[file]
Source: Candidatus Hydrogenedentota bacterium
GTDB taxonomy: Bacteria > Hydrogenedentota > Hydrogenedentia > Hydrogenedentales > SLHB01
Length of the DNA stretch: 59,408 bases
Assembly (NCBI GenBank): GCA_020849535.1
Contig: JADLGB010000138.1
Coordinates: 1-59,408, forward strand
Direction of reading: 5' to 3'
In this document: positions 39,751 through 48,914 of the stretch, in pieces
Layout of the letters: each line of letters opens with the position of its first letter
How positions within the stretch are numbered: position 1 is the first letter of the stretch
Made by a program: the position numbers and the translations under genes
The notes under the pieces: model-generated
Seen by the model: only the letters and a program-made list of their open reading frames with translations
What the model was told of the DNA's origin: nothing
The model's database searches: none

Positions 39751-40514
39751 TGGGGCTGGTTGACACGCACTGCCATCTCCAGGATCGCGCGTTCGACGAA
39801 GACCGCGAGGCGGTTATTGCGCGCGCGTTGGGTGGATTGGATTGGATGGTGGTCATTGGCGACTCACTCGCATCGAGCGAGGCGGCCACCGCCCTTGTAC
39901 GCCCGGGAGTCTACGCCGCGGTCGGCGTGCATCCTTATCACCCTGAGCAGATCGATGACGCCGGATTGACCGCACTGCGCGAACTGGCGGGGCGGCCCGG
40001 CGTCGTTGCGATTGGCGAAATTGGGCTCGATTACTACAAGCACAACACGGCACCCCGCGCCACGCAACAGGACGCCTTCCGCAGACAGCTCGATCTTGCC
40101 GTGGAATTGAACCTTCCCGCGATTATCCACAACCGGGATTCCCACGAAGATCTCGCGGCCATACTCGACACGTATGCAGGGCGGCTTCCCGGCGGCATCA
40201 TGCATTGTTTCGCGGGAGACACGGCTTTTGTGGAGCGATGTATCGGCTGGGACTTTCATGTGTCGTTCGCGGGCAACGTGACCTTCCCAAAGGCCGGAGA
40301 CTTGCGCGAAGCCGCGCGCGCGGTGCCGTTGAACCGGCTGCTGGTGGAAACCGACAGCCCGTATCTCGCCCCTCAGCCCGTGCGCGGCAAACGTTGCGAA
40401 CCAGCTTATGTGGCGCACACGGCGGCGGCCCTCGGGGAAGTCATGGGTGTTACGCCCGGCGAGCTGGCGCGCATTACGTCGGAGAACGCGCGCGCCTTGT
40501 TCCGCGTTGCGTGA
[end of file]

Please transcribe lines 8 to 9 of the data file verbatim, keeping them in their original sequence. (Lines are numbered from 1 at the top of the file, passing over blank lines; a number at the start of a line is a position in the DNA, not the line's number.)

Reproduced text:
In this document: positions 39,751 through 48,914 of the stretch, in pieces
Layout of the letters: each line of letters opens with the position of its first letter